Google thinks it has made a breakthrough in 'computer vision'.
Imagine that you're searching for holiday destinations online and you stumble upon a picture of a beautiful site in Europe that you don't recognise, filled with ancient ruins. Google has developed a way to let a user provide Google with the URL for that image and search a database of over 40 million geotagged photos to match that image to verified landmarks. Then you've got a destination for your next trip.
To create the 'landmark recognition engine', Google took advantage of the 40 million or so images in Picasa and Panoromio that are geotagged with the locations of famous landmarks, like the Eiffel Tower. It also assembled images from travel guide sites such as Wikitravel, providing a base of landmark photos that have been verified by experts.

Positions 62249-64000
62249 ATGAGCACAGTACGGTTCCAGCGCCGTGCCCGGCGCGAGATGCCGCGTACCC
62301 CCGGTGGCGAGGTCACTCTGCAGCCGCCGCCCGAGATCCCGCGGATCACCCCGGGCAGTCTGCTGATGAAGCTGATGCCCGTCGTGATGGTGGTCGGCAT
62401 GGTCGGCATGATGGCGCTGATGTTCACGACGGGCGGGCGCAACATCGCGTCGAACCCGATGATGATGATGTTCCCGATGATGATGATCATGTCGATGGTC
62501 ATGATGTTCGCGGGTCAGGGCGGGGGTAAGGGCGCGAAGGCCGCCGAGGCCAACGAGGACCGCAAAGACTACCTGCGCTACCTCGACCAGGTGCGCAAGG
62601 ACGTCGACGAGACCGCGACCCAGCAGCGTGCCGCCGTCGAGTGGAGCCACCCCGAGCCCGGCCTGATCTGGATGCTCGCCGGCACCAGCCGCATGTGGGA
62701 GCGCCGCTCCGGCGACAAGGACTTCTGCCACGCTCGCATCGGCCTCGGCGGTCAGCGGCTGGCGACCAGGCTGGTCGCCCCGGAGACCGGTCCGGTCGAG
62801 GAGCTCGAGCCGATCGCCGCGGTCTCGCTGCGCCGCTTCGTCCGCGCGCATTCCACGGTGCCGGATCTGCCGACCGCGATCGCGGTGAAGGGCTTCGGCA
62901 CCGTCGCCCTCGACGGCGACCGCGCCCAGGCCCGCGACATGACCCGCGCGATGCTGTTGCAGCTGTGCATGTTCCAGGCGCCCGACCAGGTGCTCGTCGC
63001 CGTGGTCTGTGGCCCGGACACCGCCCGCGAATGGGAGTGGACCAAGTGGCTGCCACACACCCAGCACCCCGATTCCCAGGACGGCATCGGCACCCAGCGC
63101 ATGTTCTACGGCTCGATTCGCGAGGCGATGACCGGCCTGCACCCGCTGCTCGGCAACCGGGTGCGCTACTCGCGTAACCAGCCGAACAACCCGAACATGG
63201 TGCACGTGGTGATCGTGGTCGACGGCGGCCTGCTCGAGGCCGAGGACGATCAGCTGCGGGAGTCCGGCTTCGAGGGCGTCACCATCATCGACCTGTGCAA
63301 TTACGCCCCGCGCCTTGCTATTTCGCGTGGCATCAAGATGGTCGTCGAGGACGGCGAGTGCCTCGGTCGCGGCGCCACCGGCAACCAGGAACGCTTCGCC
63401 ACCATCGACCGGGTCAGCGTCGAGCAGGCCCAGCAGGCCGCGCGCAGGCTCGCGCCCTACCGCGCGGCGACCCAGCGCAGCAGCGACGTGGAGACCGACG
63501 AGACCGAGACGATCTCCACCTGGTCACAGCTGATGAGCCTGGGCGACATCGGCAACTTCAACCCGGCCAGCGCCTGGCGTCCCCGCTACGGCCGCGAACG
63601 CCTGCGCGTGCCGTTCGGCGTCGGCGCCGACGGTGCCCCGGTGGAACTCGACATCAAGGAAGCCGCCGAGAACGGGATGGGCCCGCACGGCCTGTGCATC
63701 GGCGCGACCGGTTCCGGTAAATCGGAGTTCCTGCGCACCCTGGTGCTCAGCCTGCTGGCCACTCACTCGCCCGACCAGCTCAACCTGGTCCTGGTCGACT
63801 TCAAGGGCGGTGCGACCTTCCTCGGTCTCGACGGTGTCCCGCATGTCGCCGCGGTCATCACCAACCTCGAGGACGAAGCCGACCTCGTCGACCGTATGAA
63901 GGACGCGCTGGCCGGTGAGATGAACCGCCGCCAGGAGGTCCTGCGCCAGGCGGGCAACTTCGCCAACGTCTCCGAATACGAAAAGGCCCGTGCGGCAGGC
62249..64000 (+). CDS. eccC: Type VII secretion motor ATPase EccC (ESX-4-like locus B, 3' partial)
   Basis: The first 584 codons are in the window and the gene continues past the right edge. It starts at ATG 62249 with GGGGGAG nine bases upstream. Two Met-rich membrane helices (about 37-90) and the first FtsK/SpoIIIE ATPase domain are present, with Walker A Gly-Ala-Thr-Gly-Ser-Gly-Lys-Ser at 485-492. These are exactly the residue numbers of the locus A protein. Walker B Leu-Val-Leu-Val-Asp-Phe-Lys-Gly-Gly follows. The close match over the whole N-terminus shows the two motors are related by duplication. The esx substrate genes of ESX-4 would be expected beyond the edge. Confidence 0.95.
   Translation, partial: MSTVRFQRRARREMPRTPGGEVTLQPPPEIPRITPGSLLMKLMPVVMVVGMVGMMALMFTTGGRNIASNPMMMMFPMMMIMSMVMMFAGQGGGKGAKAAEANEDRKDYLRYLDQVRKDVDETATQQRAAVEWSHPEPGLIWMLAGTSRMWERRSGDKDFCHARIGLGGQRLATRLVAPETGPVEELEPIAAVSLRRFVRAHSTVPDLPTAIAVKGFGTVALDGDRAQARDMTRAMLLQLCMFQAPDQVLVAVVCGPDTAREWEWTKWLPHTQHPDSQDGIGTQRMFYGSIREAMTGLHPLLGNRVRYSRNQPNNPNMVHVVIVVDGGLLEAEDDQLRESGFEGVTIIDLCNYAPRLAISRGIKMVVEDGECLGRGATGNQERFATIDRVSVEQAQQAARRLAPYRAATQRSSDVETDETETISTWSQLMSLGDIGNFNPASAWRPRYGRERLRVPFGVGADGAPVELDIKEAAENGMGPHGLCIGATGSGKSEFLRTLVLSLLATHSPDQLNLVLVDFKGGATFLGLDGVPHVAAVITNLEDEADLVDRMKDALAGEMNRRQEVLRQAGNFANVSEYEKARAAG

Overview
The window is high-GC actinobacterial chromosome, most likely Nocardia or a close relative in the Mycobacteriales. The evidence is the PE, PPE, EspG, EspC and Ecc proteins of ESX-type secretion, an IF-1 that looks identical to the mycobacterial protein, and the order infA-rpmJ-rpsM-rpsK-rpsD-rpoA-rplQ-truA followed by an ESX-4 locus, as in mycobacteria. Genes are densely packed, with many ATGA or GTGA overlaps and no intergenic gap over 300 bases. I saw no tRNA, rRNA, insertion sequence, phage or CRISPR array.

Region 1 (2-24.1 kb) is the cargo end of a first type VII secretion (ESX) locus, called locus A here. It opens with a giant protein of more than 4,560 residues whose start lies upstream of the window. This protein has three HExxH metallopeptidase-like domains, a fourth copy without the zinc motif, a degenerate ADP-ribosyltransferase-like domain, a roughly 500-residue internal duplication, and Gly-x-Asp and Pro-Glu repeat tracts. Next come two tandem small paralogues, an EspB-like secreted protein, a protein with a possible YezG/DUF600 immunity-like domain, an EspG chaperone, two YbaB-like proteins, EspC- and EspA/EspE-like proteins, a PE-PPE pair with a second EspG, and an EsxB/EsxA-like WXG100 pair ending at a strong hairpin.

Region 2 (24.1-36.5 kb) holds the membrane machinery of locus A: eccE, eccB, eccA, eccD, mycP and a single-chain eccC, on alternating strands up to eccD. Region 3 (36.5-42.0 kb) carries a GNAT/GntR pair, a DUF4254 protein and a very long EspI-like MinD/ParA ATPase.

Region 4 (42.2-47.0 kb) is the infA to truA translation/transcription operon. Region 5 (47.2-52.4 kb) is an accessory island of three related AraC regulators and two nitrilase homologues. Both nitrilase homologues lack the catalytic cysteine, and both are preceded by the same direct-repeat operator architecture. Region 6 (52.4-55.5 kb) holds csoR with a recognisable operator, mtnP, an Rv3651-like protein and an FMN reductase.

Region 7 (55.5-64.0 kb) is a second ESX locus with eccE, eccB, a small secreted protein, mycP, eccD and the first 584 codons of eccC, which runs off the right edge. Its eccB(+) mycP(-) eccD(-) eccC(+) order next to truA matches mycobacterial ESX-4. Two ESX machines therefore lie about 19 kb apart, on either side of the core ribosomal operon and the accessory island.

With all that data as a backdrop, researchers figured out a way to find the most representative pictures of a landmark using a clustering technique to group images taken from similar perspectives, as well as toss out 'noisy' images, such as a picture of your family on the street in front of the Eiffel Tower, that don't really show the landmark.
Then, when given a fresh image to analyse, the system uses pixel-matching techniques to find small patterns within that image and look for similar patterns within verified photos of landmarks. Google said the system has been able to return an accurate result 80 per cent of the time, not only naming the landmark but suppling additional information about the place too.
Google is by no means certain when, or if, this research will turn into a product. It is excited, however, that it has found a way to use computers to process large sets of data available on the Internet and return accurate information about images. Doing this with text, of course, is what has made Google Google.